Smallmouth bass fishing on Panther Pond, Raymond, Maine (September 5, 2015)

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The fog over Panther Pond is being burned off by the rising sun

The fog over Panther Pond is being burned off by the rising sun

Panther Pond is a 1,439-acre body of water located in Raymond, Maine (see the Maine Atlas and Gazetteer map 5 C2). Access is via an unimproved dirt launch located right before the outlet dam on Mill Street. This launch, which can accommodate larger power boats, is rather steep with a surface consisting of sand and rocks. It can be useful to use a 4X4 vehicle to launch and retrieve motored vessels from this location. Parking for trailered vehicles is “rough” on the side of the road; space is available for only a handful of cars or trucks. A small parking area is located on the opposite side of the dam but can only hold vehicles without trailers. An alternative access option is to release a boat at the official hard-top launch on the southern tip of Crescent Lake (see the Maine Atlas and Gazetteer map 5 B2) and navigate into Panther Pond via the Tenney River.

 

 

 

Lily showing off her nice 18" smallmouth bass

Lily showing off her nice 18″ smallmouth bass

 

 

Panther Pond is a well-known early-season smallmouth bass lake which can produce some serious bragging fish (click here for details). However, these bass quickly move away from the rocky shallows once they have completed their spawn in early June. They then scatter and disappear into the deeper, cooler waters offshore where they become much more difficult to pinpoint and catch during the summer months. However, they do have predictable behaviors which bring them back into the shallows on a daily basis where they can be caught without specialized lures or fishing techniques. These fish will rise up from the depths at pre-dawn every morning to prowl over shallow sandbars, ridges, shoals and sunken islands looking for fish, bugs, crawfish or any other tasty morsels to snack on. The bass will descend back into their deep lairs as soon as the sun rises and the light becomes too intense. The trick, then, is to position oneself in an area and at a time where this behavior can be expected to occur.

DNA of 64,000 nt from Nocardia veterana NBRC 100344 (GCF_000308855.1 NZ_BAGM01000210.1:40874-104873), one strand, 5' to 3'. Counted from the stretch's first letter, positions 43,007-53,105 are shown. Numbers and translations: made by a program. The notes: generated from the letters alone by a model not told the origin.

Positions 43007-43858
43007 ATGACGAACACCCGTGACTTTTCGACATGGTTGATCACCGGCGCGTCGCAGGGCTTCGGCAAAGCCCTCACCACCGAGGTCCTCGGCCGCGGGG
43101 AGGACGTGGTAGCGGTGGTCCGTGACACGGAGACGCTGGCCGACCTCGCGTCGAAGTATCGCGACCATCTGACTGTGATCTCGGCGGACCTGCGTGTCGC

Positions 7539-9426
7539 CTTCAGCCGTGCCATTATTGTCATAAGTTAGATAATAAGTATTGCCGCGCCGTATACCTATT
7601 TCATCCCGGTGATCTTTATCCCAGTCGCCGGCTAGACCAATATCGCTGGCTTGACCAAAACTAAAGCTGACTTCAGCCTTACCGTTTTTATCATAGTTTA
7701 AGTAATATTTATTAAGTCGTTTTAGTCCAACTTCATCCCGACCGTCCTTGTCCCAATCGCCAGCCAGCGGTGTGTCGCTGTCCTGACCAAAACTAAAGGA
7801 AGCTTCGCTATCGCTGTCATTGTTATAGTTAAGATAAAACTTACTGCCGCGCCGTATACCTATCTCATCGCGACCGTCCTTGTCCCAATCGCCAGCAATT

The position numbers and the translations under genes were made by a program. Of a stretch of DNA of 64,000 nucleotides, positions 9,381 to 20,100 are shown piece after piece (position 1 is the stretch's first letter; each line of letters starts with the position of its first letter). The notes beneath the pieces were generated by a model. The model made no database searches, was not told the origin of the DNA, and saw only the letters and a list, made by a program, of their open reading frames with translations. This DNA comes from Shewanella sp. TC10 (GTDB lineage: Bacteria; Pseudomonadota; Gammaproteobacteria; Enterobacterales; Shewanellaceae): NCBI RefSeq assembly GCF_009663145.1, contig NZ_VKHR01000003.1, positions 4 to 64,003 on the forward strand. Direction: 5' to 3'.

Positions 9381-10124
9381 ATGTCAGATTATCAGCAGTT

The resident loon comes by for a visit

The resident loon comes by for a visit

Lily and I arrive at the dirt launch for Panther Pond off Mill Street at 5:30 am. Night is just starting to ebb away. We check the boat for fragments of aquatic plants (none are present), launch the boat and quickly make our way towards the shallow bay located just to the south of Betty’s Neck. I’m glad to see that the whole lake is carpeted by thick fog banks. That’ll keep the light intensity down for longer once the sun starts its inevitable rise in the sky later on this morning. Conditions are perfect, with air temps in the nippy low 50’s, little or no wind, and low visibility. We reach our target spot at 6 am and position the boat on the outside of the bay in about 10 ft of water. The bottom in this area gently but consistently rises from 20+ feet deep up to the bay where the water is no more than 2-3 ft deep. I’m hoping that set-up will cause smallmouths to swim up towards the shallows in search of a meal. We keep an eye out for rises or any other feeding activity but do not observe any action. Lily starts fishing with a 4” purple soft stickbait, whereas I use a Hula Popper (a small but noisy surface plug) in the hope of attracting some interest from below.

 

It took me three tries to finally catch this big boy, and what a fight he gave me!!

It took me three tries to finally catch this big boy, and what a fight he gave me!!

Within ten minutes, Lily gets a bite on her stickbait but misses the fish. That’s a good sign! She gets another bite a little while later and hooks a big bass which wiggles of the hook as it gets close to the boat. That’s disappointing but shows that the actors appear to be all in place. We also start seeing increasing surface activity: a rise over here, fleeing baitfish over there. I get a small, almost insignificant, swirl by my Hula Popper, but no strike. I crank my lure in as fast as possible, and quickly toss a stickbait in the general area of the strike using a second rod. Within seconds, the line tightens and starts swimming sideways. I set the hook hard but pull in only water, Sh*t, I missed my chance! I quickly crank in the stickbait, realign it properly on the hook, and toss it back out in the area of the hit. Five seconds later, same thing. But this time I get a tremendous run when I set the hook. I got him!! The fish dives deep and rips line of my reel. Holy mackerel, this thing is big. It doggedly stays down without breaching the surface. Is this even a bass?? Slowly but surely, the fish tires and emerges next to the boat. Oh, yessiree, it is indeed a bronzeback, and a nice one which measures 19.5” and weighs close to 4 lbs. The game is on! We both get several more strikes, and Lily hooks and lands an 18” smallmouth. Boy, the fish have heft this morning. The fog has completely burned off by a little after 7 am, allowing the sun to shine brightly over the water. The surface activity slows down markedly and then ceases, and so does the bite. The bass are done feeding in our area and have moved back deeper. It’s time to call it a day. A bald eagle flies low over the boat to check things out; a loon nonchalantly paddles by in front of the boat. What a great way to spend a gorgeous early Saturday morning!!

 

The results: Lily and I each caught one smallmouth bass (18” and 19.5”, respectively) in about one and a quarter hour of fishing.

 

Was the information in this blog useful? I invite you to share your thoughts and opinions. Also, feel free to discuss your fishing experiences at this location.

 

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